If you’re looking to reminisce about your own first time, or if you’re looking to have a “next time” with your current significant other, or if you’re just looking for some fun, I recommend you see My First Time before January 22nd.  It plays on Friday nights at 10 PM at New World Stages, and there are only three shows left.  And a portion of the proceeds benefit this great sex ed site,

See it, and save some bucks by visiting here.

Time Out becomes a tabloid.

In his Time Out New York theater blog, Editor and Reviewer David Cote wrote the following in an article about New World Stages:

Something strange is happening at New World Stages, the five-year-old theater complex on West 50th Street:  you can actually see worthwhile shows there.  Not so long ago, we’d associate the former Hell’s Kitchen cineplex with gimmicky tourist trash (Naked Boys Singing, My First Time, etc.).

I know what you’re thinking.  You’re thinking I’m ticked off that Cote called my show “trash.”

Well, I’m not angry.  I’m confused.

I’m confused, because I don’t understand how an editor of a prominent publication can make a derogatory statement about a show that he has never seen.

That’s right, my readers, David Cote has never seen My First Time (or Naked Boys Singing for that matter), yet he feels it’s appropriate to comment on the quality of the work.

I’m sure you can understand my confusion.

Making insulting and demeaning comments about a show that you have never seen is simply irresponsible journalism.

Now, Adam Feldman, Time Out’s other main theatre writer, well, he can call the show anything he wants, and he has!  See, Adam actually saw My First Time.  He didn’t like it, and you’ve never heard me make a peep.  Why?  Because not liking My First Time is his right, and it’s his responsibility as a theatrical reviewer to let people know what he thinks.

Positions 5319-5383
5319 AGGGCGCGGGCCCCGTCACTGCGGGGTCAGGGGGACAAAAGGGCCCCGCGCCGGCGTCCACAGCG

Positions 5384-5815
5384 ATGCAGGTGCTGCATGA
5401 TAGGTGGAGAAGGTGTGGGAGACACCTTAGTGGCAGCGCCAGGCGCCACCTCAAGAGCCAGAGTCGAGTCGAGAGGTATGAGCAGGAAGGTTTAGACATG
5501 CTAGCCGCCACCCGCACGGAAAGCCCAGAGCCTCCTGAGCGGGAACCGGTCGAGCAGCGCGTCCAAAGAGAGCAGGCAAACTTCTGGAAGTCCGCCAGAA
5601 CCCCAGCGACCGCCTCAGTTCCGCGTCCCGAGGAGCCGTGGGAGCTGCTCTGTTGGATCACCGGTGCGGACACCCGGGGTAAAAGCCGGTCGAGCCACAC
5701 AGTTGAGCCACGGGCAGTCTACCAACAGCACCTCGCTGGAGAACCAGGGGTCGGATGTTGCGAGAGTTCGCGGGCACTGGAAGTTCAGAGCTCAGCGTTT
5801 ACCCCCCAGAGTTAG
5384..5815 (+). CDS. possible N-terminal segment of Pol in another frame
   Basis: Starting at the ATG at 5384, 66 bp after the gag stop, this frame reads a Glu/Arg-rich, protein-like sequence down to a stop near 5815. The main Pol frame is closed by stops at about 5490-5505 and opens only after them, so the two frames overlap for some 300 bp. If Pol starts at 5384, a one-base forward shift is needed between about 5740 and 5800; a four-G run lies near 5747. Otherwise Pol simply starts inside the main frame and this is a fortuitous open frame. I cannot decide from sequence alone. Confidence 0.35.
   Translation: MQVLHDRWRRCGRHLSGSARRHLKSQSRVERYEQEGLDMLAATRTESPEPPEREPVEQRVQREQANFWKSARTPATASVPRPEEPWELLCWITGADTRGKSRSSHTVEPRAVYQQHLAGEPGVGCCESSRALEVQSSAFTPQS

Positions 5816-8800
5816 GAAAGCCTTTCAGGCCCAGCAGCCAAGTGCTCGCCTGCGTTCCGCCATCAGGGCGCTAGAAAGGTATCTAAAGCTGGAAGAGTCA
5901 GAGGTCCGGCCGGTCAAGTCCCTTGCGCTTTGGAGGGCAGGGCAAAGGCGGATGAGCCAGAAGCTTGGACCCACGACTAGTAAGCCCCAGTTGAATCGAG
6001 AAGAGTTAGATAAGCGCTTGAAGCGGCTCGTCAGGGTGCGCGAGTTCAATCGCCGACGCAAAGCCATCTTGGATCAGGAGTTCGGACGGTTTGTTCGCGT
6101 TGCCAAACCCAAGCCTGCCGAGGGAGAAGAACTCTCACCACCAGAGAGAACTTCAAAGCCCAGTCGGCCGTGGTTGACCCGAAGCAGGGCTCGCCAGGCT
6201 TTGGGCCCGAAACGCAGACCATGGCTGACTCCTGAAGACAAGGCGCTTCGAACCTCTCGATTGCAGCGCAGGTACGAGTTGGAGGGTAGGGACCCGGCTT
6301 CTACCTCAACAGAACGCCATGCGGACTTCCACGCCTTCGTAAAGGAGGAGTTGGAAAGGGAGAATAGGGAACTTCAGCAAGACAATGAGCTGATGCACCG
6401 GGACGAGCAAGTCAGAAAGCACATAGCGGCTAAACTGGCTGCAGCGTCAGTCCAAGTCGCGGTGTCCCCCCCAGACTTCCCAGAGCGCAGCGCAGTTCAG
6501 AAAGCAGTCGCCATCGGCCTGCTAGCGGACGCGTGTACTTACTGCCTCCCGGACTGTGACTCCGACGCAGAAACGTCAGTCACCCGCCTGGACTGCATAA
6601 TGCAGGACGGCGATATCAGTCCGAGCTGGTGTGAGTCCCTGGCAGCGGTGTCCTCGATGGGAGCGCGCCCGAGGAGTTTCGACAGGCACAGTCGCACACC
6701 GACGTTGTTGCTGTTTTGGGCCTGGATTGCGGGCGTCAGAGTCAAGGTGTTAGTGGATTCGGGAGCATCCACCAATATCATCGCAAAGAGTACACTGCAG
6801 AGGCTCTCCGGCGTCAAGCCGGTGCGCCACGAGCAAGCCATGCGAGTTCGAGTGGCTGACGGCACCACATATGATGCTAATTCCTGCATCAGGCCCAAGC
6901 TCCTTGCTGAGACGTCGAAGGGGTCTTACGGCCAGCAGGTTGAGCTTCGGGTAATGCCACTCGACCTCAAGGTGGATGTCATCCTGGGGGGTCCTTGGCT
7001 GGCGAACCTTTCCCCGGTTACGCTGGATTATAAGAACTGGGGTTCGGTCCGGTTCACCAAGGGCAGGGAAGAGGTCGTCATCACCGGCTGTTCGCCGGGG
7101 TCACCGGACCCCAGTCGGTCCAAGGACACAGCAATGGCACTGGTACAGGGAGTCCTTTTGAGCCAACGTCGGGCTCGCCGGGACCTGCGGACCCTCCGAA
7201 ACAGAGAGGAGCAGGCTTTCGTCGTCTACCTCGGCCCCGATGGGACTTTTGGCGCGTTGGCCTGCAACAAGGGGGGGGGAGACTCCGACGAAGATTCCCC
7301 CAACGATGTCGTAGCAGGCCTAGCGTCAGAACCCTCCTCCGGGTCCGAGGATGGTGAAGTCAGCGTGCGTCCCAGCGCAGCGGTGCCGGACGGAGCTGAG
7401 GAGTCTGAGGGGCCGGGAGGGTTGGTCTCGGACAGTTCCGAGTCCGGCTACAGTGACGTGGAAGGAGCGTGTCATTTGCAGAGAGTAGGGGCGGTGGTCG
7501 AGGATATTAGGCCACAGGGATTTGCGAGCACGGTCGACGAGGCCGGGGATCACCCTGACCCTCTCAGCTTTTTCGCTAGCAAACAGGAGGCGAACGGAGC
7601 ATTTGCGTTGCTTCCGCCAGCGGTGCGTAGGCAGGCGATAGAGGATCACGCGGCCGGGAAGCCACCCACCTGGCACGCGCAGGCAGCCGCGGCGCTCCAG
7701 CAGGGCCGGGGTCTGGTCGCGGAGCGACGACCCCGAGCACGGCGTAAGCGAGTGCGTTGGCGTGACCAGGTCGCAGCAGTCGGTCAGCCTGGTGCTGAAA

But how the editor of the theater section can make snarky comments with no firsthand knowledge of the product is shocking to me.  It’s not journalism. It’s tabloidism:  making bold and exaggerated statements to give your rag personality (and I can call it a rag, because I was a subscriber and an advertiser).

And we wonder why people aren’t listening to reviewers anymore.

Oh, and for the record, when I read David’s blog, I had my press agent reach out to David and invite him to see the show.  Perhaps once he got in to see it, he’d like it?  Or perhaps he wouldn’t, and he’d cut it up even more (which would then be his right, and the risk that I’d be taking).

He said he was too busy.

I wrote a blog about Jeremy Piven. My lawyers told me to not to post it.

Last week I had the pleasure, along with the other Speed-the-Plow producers, of seeing the cathartic production The Piven Monologues:  A Collection of Internet Comments Related to the Controversy Surrounding Jeremy Piven’s Abrupt Exit from the Broadway Production of Speed-the-Plow Due to the Alleged Illness of Mercury Poisoning from Over-Consumption of Sushi down at Joe’s Pub.

What was interesting to me about the production, besides my personal connection to the material, and my fondness for the work of its wunderkind director, Alex Timbers, was that the dialogue was made up entirely of actual comments about the sushi scandal, taken from internet chatter on websites of all different shapes and sizes (a similar construct to My First Time, which I have another personal connection to).
It was another example of what I call “Theater 2.0.”
And the good news is that this playlet was more fun than a fish fry.
Unfortunately, the party pooper (also known as Piven) ended the fun the next day when he slapped The Public with a cease and desist letter, threatening to sue.
I wrote a long blog about my feelings regardingThe Piv’s premature e-lawsuit-ulation, and where exactly I think he ranks on the douche-o-meter.
Unfortunately, my lawyers advised me not to post it.
So, I’ll just say this . . .
To the writers of The Piven Monologues:
It would give me great pleasure to produce your show . . . but only if we do it in LA.
And we can give the proceeds to this charity.
Give me a call.
(In true “The show must go on even in the face of legal action” style, The Public is going ahead with the second performance of The Piven Monologues.  More info here.)